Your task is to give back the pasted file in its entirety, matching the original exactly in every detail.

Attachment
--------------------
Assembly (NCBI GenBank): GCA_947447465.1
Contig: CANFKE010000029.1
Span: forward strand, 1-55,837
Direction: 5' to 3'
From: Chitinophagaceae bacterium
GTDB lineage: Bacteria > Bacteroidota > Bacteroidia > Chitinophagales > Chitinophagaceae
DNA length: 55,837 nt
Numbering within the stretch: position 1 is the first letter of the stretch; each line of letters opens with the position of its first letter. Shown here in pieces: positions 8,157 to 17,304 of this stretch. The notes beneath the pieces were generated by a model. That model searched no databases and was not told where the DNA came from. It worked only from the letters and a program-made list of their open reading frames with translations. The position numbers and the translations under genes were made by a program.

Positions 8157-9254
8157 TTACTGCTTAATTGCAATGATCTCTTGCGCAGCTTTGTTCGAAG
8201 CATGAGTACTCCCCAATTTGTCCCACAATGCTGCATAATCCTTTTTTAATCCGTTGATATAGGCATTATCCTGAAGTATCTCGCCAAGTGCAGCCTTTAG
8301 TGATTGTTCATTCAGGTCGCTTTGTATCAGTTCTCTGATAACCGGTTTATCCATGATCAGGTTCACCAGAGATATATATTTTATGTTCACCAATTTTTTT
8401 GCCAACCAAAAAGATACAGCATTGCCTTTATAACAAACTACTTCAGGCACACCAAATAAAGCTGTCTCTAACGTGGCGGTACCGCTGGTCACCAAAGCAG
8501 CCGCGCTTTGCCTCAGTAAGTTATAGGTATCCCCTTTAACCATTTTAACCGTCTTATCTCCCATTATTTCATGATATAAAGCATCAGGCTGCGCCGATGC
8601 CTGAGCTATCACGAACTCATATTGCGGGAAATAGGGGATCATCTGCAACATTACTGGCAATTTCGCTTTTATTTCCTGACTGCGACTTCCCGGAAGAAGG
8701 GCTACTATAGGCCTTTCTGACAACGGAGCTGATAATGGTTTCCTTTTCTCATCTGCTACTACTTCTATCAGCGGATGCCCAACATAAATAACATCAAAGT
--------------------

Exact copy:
Assembly (NCBI GenBank): GCA_947447465.1
Contig: CANFKE010000029.1
Span: forward strand, 1-55,837
Direction: 5' to 3'
From: Chitinophagaceae bacterium
GTDB lineage: Bacteria > Bacteroidota > Bacteroidia > Chitinophagales > Chitinophagaceae
DNA length: 55,837 nt
Numbering within the stretch: position 1 is the first letter of the stretch; each line of letters opens with the position of its first letter. Shown here in pieces: positions 8,157 to 17,304 of this stretch. The notes beneath the pieces were generated by a model. That model searched no databases and was not told where the DNA came from. It worked only from the letters and a program-made list of their open reading frames with translations. The position numbers and the translations under genes were made by a program.

Positions 8157-9254
8157 TTACTGCTTAATTGCAATGATCTCTTGCGCAGCTTTGTTCGAAG
8201 CATGAGTACTCCCCAATTTGTCCCACAATGCTGCATAATCCTTTTTTAATCCGTTGATATAGGCATTATCCTGAAGTATCTCGCCAAGTGCAGCCTTTAG
8301 TGATTGTTCATTCAGGTCGCTTTGTATCAGTTCTCTGATAACCGGTTTATCCATGATCAGGTTCACCAGAGATATATATTTTATGTTCACCAATTTTTTT
8401 GCCAACCAAAAAGATACAGCATTGCCTTTATAACAAACTACTTCAGGCACACCAAATAAAGCTGTCTCTAACGTGGCGGTACCGCTGGTCACCAAAGCAG
8501 CCGCGCTTTGCCTCAGTAAGTTATAGGTATCCCCTTTAACCATTTTAACCGTCTTATCTCCCATTATTTCATGATATAAAGCATCAGGCTGCGCCGATGC
8601 CTGAGCTATCACGAACTCATATTGCGGGAAATAGGGGATCATCTGCAACATTACTGGCAATTTCGCTTTTATTTCCTGACTGCGACTTCCCGGAAGAAGG
8701 GCTACTATAGGCCTTTCTGACAACGGAGCTGATAATGGTTTCCTTTTCTCATCTGCTACTACTTCTATCAGCGGATGCCCAACATAAATAACATCAAAGT